You can understand why liberals would vote against it. Those faithful to soak-the-rich tax policy have a hard time justifying why they'd dump their principles for a mere one-year extension of unemployment benefits. But what's the Republicans excuse, with a Democrat in the White House, to block a bill extending the Bush tax cuts? One GOP House staffer dismissed potential opposition to the bill, telling me last night that it is "idiotic to say that this will do nothing for the economy. Not raising taxes will of course have positive economic benefits. Would a longer extension be better? Sure. But raising now would be a disaster, so this will certainly help."

But that's a dealmaker's' perspective -- a non-purist in search of the good, not the perfect. We'll see how many Republicans take a contrary view.

By Jennifer Rubin  | December 13, 2010; 8:30 AM ET
Categories:  House GOP, President Obama, Taxes  
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Principled Republicans should oppose this bill because they can get a better, cleaner bill first thing in January.

Posted by: Inagua1 | December 13, 2010 8:49 AM | Report abuse

Inagua1 has it right. Why Jennifer do you ignore the possibility that the Repubs can get a better deal in January instead of denigrating those who disagree with you?

Posted by: cajunkate | December 13, 2010 8:53 AM | Report abuse

The person that can not allow tax rates to increase is President Obama .His biggest promise was if you make under 250000$ a year your tax would not go up one single dime. The republicans have the leverage here and are wasting it. I do believe in lower taxes for all but not earned income credits to people that pay no federal taxes. Perpetual unemployment insurance a tough choice but when you have no money serious cuts in other spending must occur to continue those payments. If the deal as written is a tax cutting, business incentive bill i would support it. If it is more spending and welfare iI would oppose it no matter what tax cuts are in it.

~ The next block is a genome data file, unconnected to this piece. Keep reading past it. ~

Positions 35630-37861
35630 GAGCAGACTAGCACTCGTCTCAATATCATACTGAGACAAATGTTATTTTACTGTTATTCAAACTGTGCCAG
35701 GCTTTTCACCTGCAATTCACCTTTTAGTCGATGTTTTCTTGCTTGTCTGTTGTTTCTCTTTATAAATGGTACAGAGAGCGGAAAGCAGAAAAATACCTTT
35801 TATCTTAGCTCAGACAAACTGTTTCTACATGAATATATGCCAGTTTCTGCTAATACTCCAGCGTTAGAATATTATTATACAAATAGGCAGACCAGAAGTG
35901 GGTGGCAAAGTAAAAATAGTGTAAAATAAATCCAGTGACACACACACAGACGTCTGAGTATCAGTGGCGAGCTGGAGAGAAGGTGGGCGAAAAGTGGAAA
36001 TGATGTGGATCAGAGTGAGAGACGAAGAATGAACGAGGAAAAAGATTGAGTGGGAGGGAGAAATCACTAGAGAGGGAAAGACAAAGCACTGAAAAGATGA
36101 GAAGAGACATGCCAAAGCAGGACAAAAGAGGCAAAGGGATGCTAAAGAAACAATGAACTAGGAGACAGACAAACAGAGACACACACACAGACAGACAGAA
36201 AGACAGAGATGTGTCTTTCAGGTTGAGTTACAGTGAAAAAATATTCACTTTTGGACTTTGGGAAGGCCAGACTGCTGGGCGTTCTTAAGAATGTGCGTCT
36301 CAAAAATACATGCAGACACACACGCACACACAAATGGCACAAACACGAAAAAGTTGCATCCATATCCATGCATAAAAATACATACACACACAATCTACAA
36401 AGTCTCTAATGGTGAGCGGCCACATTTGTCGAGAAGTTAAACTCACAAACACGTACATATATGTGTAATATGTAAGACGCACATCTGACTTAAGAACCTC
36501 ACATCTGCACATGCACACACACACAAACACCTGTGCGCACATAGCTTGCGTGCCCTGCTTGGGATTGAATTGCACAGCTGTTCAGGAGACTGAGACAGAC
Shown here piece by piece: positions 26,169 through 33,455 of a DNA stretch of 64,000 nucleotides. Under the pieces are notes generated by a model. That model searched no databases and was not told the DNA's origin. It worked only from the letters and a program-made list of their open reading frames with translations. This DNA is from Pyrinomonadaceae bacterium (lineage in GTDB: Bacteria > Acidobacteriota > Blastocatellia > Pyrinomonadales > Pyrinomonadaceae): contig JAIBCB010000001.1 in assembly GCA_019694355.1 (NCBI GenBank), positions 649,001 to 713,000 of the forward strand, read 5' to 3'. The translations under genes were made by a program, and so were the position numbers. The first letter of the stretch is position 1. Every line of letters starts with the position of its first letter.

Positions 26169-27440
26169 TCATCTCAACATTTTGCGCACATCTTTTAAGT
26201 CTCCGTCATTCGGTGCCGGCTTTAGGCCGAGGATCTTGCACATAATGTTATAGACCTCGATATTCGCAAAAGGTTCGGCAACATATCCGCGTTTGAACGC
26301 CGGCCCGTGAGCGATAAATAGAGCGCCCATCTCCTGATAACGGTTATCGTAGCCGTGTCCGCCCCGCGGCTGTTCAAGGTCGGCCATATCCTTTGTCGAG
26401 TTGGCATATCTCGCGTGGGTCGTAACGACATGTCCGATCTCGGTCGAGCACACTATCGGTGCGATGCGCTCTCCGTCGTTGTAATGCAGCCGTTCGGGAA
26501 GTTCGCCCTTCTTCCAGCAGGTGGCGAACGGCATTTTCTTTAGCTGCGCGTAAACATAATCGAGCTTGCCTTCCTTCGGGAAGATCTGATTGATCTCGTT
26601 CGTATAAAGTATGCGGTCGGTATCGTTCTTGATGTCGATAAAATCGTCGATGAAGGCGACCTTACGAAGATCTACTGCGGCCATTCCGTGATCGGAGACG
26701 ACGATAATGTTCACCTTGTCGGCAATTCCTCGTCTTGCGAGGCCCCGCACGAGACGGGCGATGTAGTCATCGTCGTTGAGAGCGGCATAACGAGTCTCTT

Posted by: eddiehaskall | December 13, 2010 9:12 AM | Report abuse

The world is not always fair. Conservatives will have a difficult time converting the majority of Americans over to free market economics. However, it must be done. The myth that FDR saved capitalism during the Great Depression is still widely held. Arthur M. Schlesinger's disgracefully shabby "scholarship" did an enormous amount of damage. Republicans should reject the present agreement and resume negotiations with Obama in the new Congress. It's time to bite the bullet and show some courage.

Posted by: DavidThomson | December 13, 2010 9:15 AM | Report abuse

that is 250000$ a year or less. Sorry about that Jennifer.

Posted by: eddiehaskall | December 13, 2010 9:20 AM | Report abuse

Inagua is incorrect. After January 1st they may be able to "craft" a better bill, but they won't be able to get a better bill signed. If you don't pass this bill, there will be a massive tax hike and Obama's veto pen and the Dem Senate control will dictate the parameters of any signed deal even after Jan 1.

Posted by: RRS1 | December 13, 2010 9:20 AM | Report abuse

The Republicans and the President cut a deal having certain elements. The Pelosi/Reid party of democrats, ignoring the probable wishes of the true Democrats in the congress, is going nuts trying to add in things that they could not get through on a 'stand-alone' basis.
The Republicans should now say either its the deal we made or its no deal.
Interestingly, the Congressional Black Caucus has said it will, as a group, vote against the President...thats OK, but they seem not to understand they are voting against their people. Would seem to me a vote for continued unemployment benefits, as bad as that is after 99 weeks already, is better than no un employment benefits for the 18 or 20% of the Black community that is out of work.

Posted by: tompoolementoh | December 13, 2010 9:27 AM | Report abuse

Jennifer writes, "Will he vote no with a tip of the hat to the Tea Party-Palin-DeMint segment of the party, staking out his credentials with the base? Or is he intent on showing himself to be a principled, but effective dealmaker?"